This is not to say that we have to come up with brand new answers to these issues. Just like when office email first arrived, employees needed training and guidance – eg “never send an email when you are angry, or sleep on it”. What is different is that the current generation of employees has been brought up in a world of “one to everyone”, instant communications. When we hit the post or publish button, it’s gone instantly. There is no permanently delete button. And the message did not just go to internal employees, it went to the world. Someone has likely read it and saved a copy of what was said, before the individual has had a chance to erase the “mistake”.

Clearly for some companies this is a bigger concern than it is for others and every company will embrace social media slightly differently. Because the root of what we do at Catelas is about people and their relationships, how people are interacting on social media is of huge interest to us. Just as it is not possible to collect and review every document in a litigation case today, the proverbial haystack has just become exponentially larger with social media. It is never going to be practical to collect and review everything posted on the social media.  But if you can quickly isolate the people involved and limit the search to only those people that are relevant, then following their social media footprints, has just become a whole lot easier. Of course good corporate policies and employee education never hurts.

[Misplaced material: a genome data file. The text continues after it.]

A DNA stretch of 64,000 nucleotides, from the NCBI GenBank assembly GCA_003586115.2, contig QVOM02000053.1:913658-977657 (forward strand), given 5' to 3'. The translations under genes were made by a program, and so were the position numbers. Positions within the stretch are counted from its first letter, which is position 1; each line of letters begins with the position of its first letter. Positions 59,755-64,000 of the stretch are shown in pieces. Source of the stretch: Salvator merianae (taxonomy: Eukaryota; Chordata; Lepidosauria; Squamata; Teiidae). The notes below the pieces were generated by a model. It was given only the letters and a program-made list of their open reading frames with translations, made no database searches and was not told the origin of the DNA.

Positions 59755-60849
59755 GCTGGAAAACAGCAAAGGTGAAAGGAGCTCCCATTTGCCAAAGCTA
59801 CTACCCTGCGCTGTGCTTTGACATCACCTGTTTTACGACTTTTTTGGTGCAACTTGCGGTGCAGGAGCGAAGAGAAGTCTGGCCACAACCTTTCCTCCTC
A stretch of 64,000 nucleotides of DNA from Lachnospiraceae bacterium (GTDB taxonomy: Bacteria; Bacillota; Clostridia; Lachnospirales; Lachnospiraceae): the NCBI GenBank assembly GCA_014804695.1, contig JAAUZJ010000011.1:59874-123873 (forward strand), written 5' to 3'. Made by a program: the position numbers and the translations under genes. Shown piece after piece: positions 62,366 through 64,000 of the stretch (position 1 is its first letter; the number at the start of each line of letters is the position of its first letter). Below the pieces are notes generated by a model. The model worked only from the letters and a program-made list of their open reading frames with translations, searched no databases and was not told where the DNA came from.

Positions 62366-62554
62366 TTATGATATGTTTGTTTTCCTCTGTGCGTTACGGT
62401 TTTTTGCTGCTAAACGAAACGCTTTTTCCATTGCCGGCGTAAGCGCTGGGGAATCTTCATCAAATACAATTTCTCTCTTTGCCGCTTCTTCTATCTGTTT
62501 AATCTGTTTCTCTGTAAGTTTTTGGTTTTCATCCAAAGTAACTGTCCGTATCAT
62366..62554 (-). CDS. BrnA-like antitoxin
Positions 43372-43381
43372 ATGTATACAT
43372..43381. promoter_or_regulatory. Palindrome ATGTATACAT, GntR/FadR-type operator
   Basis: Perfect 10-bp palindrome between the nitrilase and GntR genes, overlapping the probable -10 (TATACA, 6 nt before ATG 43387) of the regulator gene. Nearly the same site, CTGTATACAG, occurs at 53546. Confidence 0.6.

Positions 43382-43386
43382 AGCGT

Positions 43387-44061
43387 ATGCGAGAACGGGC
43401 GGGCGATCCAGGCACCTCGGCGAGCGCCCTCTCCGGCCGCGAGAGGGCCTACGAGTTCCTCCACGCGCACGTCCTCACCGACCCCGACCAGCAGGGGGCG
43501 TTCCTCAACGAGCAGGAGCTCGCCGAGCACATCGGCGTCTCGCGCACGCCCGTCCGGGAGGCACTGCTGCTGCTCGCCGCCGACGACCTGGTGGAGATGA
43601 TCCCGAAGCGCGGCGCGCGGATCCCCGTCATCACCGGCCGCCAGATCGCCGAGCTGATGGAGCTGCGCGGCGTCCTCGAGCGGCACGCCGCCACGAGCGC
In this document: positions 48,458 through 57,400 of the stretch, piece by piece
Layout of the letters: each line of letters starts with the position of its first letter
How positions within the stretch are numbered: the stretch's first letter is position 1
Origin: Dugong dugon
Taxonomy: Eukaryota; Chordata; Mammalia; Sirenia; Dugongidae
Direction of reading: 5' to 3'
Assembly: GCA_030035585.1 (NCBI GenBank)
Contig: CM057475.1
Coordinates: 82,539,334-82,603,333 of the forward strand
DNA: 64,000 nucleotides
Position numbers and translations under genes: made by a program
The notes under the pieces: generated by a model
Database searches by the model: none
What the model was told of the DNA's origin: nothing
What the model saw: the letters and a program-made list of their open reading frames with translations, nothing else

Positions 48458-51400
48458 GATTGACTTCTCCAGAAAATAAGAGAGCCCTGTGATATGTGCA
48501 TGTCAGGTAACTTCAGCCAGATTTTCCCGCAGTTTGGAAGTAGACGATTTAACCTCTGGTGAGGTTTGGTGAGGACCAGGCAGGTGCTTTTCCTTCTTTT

How is your company or your clients handling what its employees are saying on social media?

Dinner [and Pearls of Wisdom] with Tom Fox


It is not often that you can get time with someone like Tom Fox and pick his brain on FCPA and compliance issues. Eddie Cogan, the CEO and Founder of Catelas, was fortunate enough to sit down with Tom for dinner this week in Chicago at a World Compliance FCPA event. We  thought we would share some of Tom’s Pearls of Wisdom.

Q1: looking across the entire spectrum of FCPA violations what things stick out:

A:

  1. the continued increase in FCPA enforcement actions. It is not going away anytime soon.
  2. the DOJ is focusing industry by industry and we can definitely see their current focus on Pharma/medical devices and Private Equity; on top of the usual suspects. Now the DOJ seems to looking at aerospace and defense industries.